However, the scenic beauty all around is truly compelling. The road from Bairagarh to Satrudi passes through a dense forest of deodar. It is known as Kalaban or Black Forest. Wild flowers of different colors and fast flowing streams that are otherwise hazardous for careless driving, add to the beauty. In autumn, the area takes up a new look. The clear sky, along with wild flowers and the changing color of the leaves brings about a different kind of beauty

From Satrundi to Sach Pass

Sach Pass is located at a distance of around 13 km from Satrundi. Although the road condition is far better in this stretch than the last one, initially it is quite steep. If you are hiking you will be required to take quite a few stops. Those traveling on motorbikes also need to stop quite a few times and allow their vehicles to cool. 

As you travel higher you slowly rise above the tree line. Instead of tall deodar trees you now find field of alpine grasses stretching in all direction. Slowly, they too disappear and you see boulders strewn all over. The area is almost barren. Of Course, in some corner you may also see a small plant peeping out from crevices; but that is very rare.

On reaching the Sach Pass

Sach Pass in End Autumn

Slowly you reach Sach Pas. The scenic beauty all around is sure to mesmerize any sensitive soul. However, the pass is not at all devoid of human presence. There is a small temple on the pass. It is customary to offer a piece of red cloth at this temple and tie part of it on the trident (trishula) on top of it. The other part is tied on the traveler’s wrist as a divine blessing. A tea shops also functions here from July to September. It sells basic items such as tea, biscuits, noodles and some local snacks.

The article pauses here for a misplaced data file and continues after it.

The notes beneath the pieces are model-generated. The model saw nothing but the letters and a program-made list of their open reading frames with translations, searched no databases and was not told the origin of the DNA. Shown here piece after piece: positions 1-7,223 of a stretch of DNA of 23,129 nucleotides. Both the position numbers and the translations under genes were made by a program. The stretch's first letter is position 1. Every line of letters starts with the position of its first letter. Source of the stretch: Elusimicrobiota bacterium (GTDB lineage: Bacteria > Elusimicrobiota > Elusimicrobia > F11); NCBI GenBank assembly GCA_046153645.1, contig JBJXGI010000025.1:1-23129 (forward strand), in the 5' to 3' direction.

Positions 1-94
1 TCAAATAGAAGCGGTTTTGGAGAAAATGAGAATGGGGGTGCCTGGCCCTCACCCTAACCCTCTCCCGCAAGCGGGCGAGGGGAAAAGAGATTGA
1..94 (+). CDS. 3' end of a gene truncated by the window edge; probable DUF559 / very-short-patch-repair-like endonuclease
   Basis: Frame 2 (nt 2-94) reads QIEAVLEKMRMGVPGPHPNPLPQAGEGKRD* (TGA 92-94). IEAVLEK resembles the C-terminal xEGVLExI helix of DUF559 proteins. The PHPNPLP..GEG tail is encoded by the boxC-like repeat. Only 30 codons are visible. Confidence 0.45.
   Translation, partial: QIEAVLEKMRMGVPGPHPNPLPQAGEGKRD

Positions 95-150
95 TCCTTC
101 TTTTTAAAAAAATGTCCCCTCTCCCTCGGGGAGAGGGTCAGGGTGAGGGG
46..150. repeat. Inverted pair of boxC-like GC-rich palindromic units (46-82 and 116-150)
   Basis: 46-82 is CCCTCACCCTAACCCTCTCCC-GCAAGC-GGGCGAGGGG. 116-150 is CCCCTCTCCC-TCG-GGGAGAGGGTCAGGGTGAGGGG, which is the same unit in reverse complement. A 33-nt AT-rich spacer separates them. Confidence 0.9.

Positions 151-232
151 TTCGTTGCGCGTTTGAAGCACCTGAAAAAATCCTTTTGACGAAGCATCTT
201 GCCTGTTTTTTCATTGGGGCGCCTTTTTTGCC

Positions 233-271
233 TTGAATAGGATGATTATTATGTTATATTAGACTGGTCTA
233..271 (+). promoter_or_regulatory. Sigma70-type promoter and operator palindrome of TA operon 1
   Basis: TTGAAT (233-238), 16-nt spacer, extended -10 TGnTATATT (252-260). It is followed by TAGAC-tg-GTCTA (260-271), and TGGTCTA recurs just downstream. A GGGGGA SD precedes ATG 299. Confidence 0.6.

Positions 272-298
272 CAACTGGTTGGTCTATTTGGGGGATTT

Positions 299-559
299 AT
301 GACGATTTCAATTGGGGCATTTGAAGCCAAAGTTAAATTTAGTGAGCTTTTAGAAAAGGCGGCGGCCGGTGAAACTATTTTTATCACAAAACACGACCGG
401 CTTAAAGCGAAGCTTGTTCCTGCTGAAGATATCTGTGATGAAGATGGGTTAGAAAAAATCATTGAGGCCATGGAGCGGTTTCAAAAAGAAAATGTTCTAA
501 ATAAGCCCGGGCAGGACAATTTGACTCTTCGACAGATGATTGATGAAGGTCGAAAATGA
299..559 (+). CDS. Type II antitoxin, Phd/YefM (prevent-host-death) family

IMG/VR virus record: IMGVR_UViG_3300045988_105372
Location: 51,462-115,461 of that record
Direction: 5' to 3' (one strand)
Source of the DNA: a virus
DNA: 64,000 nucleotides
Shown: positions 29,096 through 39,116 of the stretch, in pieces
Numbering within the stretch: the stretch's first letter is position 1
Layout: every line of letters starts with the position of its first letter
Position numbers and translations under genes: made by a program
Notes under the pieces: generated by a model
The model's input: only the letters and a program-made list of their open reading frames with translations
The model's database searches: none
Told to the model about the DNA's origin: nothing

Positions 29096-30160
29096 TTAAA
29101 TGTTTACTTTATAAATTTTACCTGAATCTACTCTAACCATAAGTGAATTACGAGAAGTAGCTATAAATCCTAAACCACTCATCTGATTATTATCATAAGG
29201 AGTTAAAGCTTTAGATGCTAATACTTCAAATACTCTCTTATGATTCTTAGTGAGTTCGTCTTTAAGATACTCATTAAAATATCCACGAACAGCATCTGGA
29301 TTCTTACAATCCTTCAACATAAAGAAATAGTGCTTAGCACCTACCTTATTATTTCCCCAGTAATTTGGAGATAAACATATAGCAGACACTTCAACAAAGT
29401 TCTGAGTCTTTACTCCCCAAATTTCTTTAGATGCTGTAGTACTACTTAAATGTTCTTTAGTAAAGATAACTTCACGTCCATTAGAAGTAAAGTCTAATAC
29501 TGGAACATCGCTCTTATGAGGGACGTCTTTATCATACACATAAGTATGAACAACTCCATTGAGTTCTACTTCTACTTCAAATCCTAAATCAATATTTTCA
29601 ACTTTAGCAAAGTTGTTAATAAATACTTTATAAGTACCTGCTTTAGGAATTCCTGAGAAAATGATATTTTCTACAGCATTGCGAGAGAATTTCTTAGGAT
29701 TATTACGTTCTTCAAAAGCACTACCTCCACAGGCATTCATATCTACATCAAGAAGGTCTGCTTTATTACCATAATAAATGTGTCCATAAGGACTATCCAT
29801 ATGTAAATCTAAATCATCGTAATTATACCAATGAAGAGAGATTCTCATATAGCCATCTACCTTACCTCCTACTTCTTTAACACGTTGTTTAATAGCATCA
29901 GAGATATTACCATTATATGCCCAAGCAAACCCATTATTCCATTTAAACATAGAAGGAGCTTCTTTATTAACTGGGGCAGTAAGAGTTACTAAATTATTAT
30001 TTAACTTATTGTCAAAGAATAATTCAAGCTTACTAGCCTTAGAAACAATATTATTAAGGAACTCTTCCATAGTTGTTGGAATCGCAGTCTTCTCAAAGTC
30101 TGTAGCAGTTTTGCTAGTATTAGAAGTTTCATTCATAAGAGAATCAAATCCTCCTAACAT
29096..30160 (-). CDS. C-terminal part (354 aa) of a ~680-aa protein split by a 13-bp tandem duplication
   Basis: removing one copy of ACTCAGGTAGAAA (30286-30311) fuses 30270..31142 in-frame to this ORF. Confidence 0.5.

Returning from Sach Pass 

Once you have reached Sach Pass, you have two options in front of you. Either you may go back to Chamba by the way you came. However, trekkers to Sach Pass generally cross over to the Pangi Valley and reach Killar, the main town in the valley, via Bagotu. 

3176
  • SHARE THIS
  • TWEET THIS
  • SHARE THIS
  • COMMENT
  • LOVE THIS 0
  • E-mail

Comments / Discussion Board - From Chamba to Sach Pass

Loader
  • B
    B P Mehta from New Delhi 973 Days ago

    From Chamba to Sach Pass is OK, but no road after going few Kms from Chamba. One can stay at Bairagarh and then proceed to Satrundi and Sach Pass. From here either come back to Chamba or go to Killar if yu pan to go to Rohtan Pass then from Killar to Udaipur, Kellong , Rohtang and manali. But no road at all till Kellong except few Kms before Kellong. But Sach Pass is a very very tough and dangerous stretch. Own motorists should keep sufficient food items water and petrol other than full tank of their vehicle. No children and ladies. But not advisable to visit this place. Dalhousie Khajiar or Dharamshala are far better. Never take your own vehicle because if broke down then it will be a hell. At Satrundi govt. should give instructions about the stretch over a big Notice Board.

    2 0
    Report Abuse
    Reply